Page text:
An Easter of Eating

This was my Easter, or at least the bits I photographed.
Most of the time I was too busy – eating, standing at the kitchen sink, having a cup of tea, drinking a glass of wine, laughing – to take photos.
So you’ll just have to imagine the baked flounder with caper butter, the creme caramel, the Piedmontese peppers, the passionfruit cream biscuits and the Lebanese doughnuts with citrus syrup – or at least take my word for it that it was a great holiday. When’s the next one?

The Easter Table

Dan Lepard’s Spiced Stout Hot Cross Buns

Beetroot Gravadlax with Dill Creme Fraiche

The kitchen whizzes
Tamasin Day-Lewis’ Chocolate Espresso Cake

What did the Easter Bunny bring?

I think we will be eating a lot of green vegetables and very little chocolate this week.

How was your Easter?

Hot cross bunny

Many moons ago, a suitor of mine once arrived on the doorstep bearing a charmingly vacuum-packed rabbit. It was an unexpected and unconventional gift, but it certainly tasted better than a bunch of roses. I wasn’t sure what to do with it but he produced a few notes written on the back of a restaurant menu. Using them as a basis, this is how we cooked it.

Braised rabbit with tomatoes and olives
Rest assured that you don’t have to sacrifice the family pet or go hunting for this Easter dinner. Farmed rabbits are available from good butchers, farmers markets and some supermarkets – and they are usually sold already ‘dressed’ (decapitated, skinned and cleaned) . If you flinch at the idea of eating one of the Flopsy Bunnies, substitute free-range organic chicken pieces for the rabbit.

1 rabbit (around 1.5kg), cut into pieces (ask the butcher to do this for you)
1/2-3/4 cup plain flour
salt and pepper
3-4 tbsp olive oil
2 red onions, finely chopped
2 carrots, peeled and finely chopped
2 ribs of celery, tough strings removed and finely chopped
2 cloves of garlic, finely chopped
150ml red wine
500g vine-ripened tomatoes (about five medium-sized ones)
Herbs: 1/2 a small bunch of fresh parsley (use the other half of the bunch for garnishing), several sprigs of thyme, a sprig of rosemary, a bay leaf
1 cup good quality black olives

Begin by putting the flour, a good pinch of salt and several grinds of black pepper in a plastic bag with the rabbit pieces. Close the top of the bag and shake well, ensuring the rabbit pieces are all covered with a nice dusting of flour. Remove from the bag and set aside (throw the unused flour away).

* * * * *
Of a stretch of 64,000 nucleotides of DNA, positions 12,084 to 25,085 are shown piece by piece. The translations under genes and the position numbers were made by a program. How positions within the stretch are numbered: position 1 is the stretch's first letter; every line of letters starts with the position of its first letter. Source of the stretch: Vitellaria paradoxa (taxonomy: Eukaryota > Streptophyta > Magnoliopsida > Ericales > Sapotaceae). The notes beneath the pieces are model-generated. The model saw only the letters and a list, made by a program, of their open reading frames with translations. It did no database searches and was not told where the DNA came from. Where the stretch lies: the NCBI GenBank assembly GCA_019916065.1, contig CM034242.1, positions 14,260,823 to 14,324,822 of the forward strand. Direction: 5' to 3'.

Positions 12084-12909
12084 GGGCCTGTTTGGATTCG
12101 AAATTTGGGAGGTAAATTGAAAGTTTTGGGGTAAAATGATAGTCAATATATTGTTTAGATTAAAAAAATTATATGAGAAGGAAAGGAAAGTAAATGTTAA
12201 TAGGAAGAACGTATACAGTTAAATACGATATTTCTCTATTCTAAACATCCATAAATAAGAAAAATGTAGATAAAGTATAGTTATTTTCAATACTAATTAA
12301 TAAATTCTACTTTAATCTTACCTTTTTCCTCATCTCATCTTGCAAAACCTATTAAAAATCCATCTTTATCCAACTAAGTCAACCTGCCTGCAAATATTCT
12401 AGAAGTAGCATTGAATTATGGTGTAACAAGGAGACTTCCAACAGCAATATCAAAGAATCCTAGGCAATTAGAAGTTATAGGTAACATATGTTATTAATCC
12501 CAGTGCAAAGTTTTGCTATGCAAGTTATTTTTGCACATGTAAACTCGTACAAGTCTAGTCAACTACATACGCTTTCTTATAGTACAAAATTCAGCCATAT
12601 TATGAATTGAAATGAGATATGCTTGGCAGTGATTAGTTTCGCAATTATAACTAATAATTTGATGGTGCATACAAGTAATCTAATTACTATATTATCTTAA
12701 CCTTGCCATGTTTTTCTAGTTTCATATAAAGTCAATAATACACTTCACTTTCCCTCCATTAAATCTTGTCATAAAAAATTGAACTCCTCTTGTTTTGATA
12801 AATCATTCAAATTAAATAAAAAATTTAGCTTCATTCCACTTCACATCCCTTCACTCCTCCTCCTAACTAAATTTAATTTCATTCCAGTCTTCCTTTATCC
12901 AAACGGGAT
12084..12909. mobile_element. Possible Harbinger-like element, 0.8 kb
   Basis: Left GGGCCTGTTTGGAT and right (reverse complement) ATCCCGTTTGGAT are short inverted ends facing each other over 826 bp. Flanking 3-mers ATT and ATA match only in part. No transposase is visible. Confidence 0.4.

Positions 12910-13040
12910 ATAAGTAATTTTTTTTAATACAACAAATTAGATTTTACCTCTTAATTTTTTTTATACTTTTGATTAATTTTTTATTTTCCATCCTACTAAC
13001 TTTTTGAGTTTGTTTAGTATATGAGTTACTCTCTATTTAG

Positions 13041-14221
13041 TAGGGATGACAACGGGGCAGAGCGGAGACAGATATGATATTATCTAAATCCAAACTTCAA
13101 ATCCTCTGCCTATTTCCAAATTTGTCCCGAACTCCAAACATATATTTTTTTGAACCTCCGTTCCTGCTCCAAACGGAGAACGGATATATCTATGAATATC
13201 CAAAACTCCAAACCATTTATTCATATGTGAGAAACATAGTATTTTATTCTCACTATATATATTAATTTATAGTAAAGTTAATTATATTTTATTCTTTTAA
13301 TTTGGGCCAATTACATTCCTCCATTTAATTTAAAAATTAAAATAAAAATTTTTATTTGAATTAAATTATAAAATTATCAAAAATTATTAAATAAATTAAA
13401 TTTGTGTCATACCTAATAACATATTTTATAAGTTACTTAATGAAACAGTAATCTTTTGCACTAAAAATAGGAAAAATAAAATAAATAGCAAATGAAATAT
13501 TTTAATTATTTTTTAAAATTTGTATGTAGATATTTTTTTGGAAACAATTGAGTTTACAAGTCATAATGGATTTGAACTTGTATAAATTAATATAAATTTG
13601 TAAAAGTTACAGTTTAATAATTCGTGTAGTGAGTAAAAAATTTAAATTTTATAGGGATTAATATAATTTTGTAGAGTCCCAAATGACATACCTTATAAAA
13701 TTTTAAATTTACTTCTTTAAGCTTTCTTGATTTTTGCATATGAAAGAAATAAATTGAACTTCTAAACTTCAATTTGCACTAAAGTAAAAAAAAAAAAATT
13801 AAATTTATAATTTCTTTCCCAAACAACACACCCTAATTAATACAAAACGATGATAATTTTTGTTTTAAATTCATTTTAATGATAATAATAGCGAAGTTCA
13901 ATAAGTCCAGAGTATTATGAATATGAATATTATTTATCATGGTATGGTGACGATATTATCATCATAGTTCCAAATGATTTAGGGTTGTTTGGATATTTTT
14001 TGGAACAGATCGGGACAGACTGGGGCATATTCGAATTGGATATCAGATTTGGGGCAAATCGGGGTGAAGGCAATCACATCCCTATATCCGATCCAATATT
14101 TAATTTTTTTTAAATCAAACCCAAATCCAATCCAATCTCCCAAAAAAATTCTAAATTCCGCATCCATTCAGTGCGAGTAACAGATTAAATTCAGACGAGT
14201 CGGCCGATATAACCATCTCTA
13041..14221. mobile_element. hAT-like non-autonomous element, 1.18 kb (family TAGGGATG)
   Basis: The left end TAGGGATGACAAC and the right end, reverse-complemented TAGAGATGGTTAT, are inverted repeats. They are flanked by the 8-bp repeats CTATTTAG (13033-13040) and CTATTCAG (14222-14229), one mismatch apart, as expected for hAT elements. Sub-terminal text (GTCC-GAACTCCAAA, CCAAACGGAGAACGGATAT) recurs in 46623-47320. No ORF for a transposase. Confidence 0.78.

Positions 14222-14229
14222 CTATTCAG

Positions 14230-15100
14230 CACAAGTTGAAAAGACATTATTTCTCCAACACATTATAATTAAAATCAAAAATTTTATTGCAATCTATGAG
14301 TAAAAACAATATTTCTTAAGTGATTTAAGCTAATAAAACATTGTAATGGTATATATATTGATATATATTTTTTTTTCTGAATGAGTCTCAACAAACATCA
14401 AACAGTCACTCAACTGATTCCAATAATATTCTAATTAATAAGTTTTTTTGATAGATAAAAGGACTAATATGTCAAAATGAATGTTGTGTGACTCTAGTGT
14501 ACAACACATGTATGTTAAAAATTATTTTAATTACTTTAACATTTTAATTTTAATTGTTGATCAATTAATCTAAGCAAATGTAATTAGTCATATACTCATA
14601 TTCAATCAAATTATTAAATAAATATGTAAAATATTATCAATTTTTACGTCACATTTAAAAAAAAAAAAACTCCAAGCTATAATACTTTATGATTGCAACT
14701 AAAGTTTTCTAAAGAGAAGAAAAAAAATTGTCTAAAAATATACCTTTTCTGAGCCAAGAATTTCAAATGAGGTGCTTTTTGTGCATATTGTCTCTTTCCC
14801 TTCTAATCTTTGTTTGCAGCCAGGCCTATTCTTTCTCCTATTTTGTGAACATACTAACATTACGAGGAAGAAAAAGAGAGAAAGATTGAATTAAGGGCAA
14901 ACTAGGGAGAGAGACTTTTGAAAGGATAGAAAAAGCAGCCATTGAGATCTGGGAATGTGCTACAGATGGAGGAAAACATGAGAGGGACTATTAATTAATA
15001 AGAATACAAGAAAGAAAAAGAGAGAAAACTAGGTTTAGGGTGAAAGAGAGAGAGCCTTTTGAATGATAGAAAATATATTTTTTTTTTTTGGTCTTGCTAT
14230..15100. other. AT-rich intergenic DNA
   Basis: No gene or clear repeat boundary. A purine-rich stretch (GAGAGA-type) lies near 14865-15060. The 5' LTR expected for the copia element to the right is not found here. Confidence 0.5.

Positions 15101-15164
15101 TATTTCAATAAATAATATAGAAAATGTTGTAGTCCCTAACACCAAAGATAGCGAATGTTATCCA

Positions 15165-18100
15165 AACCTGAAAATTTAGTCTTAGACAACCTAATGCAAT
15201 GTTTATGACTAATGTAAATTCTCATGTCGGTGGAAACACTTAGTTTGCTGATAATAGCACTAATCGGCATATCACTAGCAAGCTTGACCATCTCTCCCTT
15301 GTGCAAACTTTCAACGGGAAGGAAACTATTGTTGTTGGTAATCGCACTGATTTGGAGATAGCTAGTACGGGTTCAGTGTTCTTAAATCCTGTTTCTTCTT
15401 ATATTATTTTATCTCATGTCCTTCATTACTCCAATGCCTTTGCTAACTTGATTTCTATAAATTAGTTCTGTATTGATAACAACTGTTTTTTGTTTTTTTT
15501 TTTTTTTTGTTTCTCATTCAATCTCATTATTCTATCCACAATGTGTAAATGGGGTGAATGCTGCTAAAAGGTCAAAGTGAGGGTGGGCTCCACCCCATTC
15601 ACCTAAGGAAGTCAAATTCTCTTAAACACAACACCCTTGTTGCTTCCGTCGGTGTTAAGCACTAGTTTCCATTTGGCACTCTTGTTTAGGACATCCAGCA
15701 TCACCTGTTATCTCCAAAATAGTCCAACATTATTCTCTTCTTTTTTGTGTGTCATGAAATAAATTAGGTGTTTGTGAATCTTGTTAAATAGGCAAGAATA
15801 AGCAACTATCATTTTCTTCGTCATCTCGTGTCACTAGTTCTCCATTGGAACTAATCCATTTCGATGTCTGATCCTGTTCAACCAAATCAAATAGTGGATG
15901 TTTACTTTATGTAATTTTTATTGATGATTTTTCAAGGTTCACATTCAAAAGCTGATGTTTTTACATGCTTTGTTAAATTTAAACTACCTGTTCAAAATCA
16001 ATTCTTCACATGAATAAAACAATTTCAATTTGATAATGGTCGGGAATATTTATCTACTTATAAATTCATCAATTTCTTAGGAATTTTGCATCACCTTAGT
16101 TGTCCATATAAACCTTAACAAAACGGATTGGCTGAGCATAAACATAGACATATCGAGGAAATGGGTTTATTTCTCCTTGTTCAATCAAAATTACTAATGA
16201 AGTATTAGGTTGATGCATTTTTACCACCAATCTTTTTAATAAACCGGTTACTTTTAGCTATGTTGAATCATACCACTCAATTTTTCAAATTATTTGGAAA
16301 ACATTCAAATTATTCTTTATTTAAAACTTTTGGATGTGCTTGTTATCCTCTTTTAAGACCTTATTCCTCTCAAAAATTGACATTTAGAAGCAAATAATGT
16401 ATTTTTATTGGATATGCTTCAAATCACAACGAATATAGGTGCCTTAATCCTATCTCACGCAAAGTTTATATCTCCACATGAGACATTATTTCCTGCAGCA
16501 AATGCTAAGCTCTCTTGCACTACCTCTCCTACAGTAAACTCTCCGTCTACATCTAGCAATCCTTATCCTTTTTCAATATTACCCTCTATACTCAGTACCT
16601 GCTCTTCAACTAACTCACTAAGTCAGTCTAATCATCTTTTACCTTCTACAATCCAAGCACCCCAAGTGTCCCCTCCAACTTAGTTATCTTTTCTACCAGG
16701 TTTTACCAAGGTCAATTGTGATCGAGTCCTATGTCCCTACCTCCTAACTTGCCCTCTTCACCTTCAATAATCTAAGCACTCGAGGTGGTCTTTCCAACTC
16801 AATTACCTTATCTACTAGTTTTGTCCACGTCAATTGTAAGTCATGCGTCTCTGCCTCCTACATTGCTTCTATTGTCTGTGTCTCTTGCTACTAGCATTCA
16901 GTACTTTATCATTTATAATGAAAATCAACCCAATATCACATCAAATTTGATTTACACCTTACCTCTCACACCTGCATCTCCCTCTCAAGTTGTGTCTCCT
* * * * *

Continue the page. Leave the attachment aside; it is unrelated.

Blanch and peel the tomatoes – put them in a bowl, cover with boiling water and let sit for about 30-40 seconds. Lift out and nick the skins – they will lift off easily. Chop into chunks and set aside.

Heat the oil in a large, heavy pan and add the onions, carrots, celery and garlic. Saute over medium heat until starting to soften, then add the rabbit pieces, browning them on both sides. Pour in the wine and let it bubble away for a minute or two, then add the tomatoes and herbs. Cover and simmer very gently for 45 minutes to one hour, until the rabbit is cooked through and tender.

Stir in the olives and season with salt and pepper to taste. Scatter over some freshly chopped parsley before serving with steamed greens and hunks of chewy sourdough bread or crusty baguette. Feeds four.

Guilt-free Easter loaf

When I was growing up there were rules about Easter. We only started eating hot cross buns on Good Friday and Easter eggs were verboten until after church on Sunday. It was a bit of a surprise to realise that other people didn’t live this way – didn’t they get told off, or go to hell? – but I now think my mother had a point. If you eat hot cross buns or Easter eggs from the moment they arrive in the shops, which is now in late January, there’s nothing to look forward to when Easter actually arrives.

Even so, I found my resolve wobbling enormously last week when I masterminded a hot cross bun taste-off for work. That’s why I developed this loaf, which has all the flavour and aroma of a hot cross bun, but none of the guilt.

Easter Loaf
One of the best things about the aforementioned hot cross bun test was getting a few tips from Sean Armstrong (who New Zealand readers might have seen on Masterchef recently) about what fruit and spice do to yeast doughs. I tweaked my normal bread recipe accordingly and it worked a treat. I know the instructions look long but this isn’t at all hard. You don’t have to make a cross on top, but it does stop it looking like ordinary fruit toast.